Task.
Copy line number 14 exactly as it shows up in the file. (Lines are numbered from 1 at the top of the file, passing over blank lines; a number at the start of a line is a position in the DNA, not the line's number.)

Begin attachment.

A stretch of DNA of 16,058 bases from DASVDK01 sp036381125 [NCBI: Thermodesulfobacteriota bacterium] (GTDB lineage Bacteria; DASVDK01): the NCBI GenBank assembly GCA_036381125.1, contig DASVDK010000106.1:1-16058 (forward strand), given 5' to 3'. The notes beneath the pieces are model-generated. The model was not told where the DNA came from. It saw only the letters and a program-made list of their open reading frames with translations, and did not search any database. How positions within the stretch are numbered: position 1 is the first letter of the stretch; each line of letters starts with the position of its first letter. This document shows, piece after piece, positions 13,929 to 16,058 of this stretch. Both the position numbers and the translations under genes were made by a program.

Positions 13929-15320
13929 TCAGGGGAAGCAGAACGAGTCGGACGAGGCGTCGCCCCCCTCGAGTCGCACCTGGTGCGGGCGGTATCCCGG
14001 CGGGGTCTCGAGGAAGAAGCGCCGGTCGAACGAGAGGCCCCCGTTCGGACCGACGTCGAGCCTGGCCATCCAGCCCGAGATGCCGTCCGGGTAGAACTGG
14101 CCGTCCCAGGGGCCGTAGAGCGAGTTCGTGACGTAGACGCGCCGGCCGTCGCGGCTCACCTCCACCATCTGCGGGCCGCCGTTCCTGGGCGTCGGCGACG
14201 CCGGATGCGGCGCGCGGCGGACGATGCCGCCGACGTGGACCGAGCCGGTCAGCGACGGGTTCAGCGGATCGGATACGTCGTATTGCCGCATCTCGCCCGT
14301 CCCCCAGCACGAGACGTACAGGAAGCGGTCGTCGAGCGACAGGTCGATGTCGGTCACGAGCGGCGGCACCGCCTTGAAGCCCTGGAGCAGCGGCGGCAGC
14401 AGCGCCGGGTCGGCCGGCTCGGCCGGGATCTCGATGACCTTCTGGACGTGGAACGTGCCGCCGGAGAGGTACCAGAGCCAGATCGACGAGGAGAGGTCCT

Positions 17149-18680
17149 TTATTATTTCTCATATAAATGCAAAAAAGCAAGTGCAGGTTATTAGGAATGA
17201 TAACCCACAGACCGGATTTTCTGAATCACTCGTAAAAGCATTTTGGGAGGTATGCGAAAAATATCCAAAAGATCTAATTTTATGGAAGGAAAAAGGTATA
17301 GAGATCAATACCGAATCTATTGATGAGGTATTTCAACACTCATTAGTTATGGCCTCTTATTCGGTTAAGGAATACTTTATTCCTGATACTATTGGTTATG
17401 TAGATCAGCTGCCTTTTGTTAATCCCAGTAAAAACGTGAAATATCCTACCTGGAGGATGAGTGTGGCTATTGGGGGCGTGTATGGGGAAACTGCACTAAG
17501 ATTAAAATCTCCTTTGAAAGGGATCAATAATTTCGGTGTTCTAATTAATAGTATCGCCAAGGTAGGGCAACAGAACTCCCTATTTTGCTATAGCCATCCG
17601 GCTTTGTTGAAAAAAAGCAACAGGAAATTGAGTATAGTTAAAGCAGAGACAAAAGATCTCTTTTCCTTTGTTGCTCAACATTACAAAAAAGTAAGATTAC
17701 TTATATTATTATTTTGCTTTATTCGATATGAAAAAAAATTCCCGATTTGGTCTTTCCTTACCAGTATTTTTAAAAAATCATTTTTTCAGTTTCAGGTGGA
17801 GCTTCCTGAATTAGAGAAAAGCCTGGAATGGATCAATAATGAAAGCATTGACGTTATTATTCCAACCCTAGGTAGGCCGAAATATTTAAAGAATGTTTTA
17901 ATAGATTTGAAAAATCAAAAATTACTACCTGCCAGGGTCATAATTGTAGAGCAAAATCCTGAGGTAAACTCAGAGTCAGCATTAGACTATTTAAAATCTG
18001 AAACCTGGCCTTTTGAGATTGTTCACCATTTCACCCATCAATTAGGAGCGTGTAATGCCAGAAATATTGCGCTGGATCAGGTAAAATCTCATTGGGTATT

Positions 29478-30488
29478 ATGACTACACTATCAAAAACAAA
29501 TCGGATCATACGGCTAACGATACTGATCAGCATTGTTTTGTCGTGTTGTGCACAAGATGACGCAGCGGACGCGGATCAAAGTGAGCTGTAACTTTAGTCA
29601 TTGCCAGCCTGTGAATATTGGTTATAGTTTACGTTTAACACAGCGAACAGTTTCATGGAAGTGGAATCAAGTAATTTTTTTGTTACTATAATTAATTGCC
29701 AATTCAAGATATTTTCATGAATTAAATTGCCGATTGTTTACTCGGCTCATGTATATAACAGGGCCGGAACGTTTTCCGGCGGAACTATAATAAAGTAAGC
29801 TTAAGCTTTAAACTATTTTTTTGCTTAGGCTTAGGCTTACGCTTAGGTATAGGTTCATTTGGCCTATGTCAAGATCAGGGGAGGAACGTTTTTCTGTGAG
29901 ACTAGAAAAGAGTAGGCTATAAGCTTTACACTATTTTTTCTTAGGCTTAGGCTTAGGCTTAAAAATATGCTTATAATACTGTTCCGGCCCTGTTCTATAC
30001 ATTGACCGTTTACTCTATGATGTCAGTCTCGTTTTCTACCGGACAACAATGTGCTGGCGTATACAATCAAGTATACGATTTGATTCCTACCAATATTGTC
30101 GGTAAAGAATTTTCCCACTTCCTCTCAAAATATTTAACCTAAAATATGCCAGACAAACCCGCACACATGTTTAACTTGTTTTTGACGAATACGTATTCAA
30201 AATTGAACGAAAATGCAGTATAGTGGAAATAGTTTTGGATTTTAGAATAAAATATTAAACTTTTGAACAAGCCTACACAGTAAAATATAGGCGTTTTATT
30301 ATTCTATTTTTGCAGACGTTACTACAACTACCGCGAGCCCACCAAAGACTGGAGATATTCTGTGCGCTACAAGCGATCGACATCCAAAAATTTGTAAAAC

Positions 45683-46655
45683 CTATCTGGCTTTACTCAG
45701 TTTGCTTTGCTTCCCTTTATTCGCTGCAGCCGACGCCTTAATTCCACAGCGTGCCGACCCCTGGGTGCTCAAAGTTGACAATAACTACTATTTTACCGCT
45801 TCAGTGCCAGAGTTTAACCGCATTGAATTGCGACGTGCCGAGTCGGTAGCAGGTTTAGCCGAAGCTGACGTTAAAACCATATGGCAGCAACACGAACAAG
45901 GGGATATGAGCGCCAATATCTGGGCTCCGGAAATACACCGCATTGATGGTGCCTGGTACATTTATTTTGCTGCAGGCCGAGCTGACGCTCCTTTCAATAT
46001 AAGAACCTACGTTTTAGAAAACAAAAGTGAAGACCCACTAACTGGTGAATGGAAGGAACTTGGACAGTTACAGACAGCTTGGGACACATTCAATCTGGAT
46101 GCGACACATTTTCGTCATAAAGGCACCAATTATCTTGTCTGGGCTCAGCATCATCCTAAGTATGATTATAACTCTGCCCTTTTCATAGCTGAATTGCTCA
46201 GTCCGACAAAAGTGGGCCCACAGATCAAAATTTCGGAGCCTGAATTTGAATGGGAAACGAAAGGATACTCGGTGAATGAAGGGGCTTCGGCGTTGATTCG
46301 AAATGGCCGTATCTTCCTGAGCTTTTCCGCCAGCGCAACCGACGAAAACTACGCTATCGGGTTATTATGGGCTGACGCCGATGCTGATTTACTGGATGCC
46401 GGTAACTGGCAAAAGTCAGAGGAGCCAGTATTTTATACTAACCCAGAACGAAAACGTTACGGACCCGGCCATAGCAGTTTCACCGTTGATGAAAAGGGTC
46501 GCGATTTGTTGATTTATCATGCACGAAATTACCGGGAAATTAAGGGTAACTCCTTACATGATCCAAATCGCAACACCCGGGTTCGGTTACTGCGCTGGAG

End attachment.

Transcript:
17501 ATTAAAATCTCCTTTGAAAGGGATCAATAATTTCGGTGTTCTAATTAATAGTATCGCCAAGGTAGGGCAACAGAACTCCCTATTTTGCTATAGCCATCCG